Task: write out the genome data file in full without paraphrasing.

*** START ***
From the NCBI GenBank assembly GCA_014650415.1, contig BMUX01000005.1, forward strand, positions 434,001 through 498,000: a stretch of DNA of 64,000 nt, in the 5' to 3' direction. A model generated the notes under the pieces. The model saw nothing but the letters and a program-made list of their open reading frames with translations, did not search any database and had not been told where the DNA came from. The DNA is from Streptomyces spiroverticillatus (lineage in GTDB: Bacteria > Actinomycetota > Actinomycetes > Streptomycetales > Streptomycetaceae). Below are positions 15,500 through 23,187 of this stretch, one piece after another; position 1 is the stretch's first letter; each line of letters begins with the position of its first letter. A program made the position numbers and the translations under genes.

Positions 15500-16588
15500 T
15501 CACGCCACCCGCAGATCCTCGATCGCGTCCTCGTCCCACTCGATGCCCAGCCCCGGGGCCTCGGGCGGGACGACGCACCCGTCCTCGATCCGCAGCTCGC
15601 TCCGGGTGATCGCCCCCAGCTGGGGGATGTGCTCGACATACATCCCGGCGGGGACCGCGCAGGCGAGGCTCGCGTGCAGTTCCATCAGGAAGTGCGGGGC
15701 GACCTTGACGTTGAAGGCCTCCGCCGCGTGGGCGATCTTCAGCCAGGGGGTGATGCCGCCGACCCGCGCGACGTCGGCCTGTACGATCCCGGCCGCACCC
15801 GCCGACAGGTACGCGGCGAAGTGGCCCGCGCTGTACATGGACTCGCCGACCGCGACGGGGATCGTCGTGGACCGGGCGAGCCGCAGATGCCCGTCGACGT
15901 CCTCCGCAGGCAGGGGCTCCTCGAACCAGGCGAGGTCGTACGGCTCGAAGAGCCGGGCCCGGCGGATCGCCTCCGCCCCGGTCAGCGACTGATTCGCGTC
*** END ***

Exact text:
From the NCBI GenBank assembly GCA_014650415.1, contig BMUX01000005.1, forward strand, positions 434,001 through 498,000: a stretch of DNA of 64,000 nt, in the 5' to 3' direction. A model generated the notes under the pieces. The model saw nothing but the letters and a program-made list of their open reading frames with translations, did not search any database and had not been told where the DNA came from. The DNA is from Streptomyces spiroverticillatus (lineage in GTDB: Bacteria > Actinomycetota > Actinomycetes > Streptomycetales > Streptomycetaceae). Below are positions 15,500 through 23,187 of this stretch, one piece after another; position 1 is the stretch's first letter; each line of letters begins with the position of its first letter. A program made the position numbers and the translations under genes.

Positions 15500-16588
15500 T
15501 CACGCCACCCGCAGATCCTCGATCGCGTCCTCGTCCCACTCGATGCCCAGCCCCGGGGCCTCGGGCGGGACGACGCACCCGTCCTCGATCCGCAGCTCGC
15601 TCCGGGTGATCGCCCCCAGCTGGGGGATGTGCTCGACATACATCCCGGCGGGGACCGCGCAGGCGAGGCTCGCGTGCAGTTCCATCAGGAAGTGCGGGGC
15701 GACCTTGACGTTGAAGGCCTCCGCCGCGTGGGCGATCTTCAGCCAGGGGGTGATGCCGCCGACCCGCGCGACGTCGGCCTGTACGATCCCGGCCGCACCC
15801 GCCGACAGGTACGCGGCGAAGTGGCCCGCGCTGTACATGGACTCGCCGACCGCGACGGGGATCGTCGTGGACCGGGCGAGCCGCAGATGCCCGTCGACGT
15901 CCTCCGCAGGCAGGGGCTCCTCGAACCAGGCGAGGTCGTACGGCTCGAAGAGCCGGGCCCGGCGGATCGCCTCCGCCCCGGTCAGCGACTGATTCGCGTC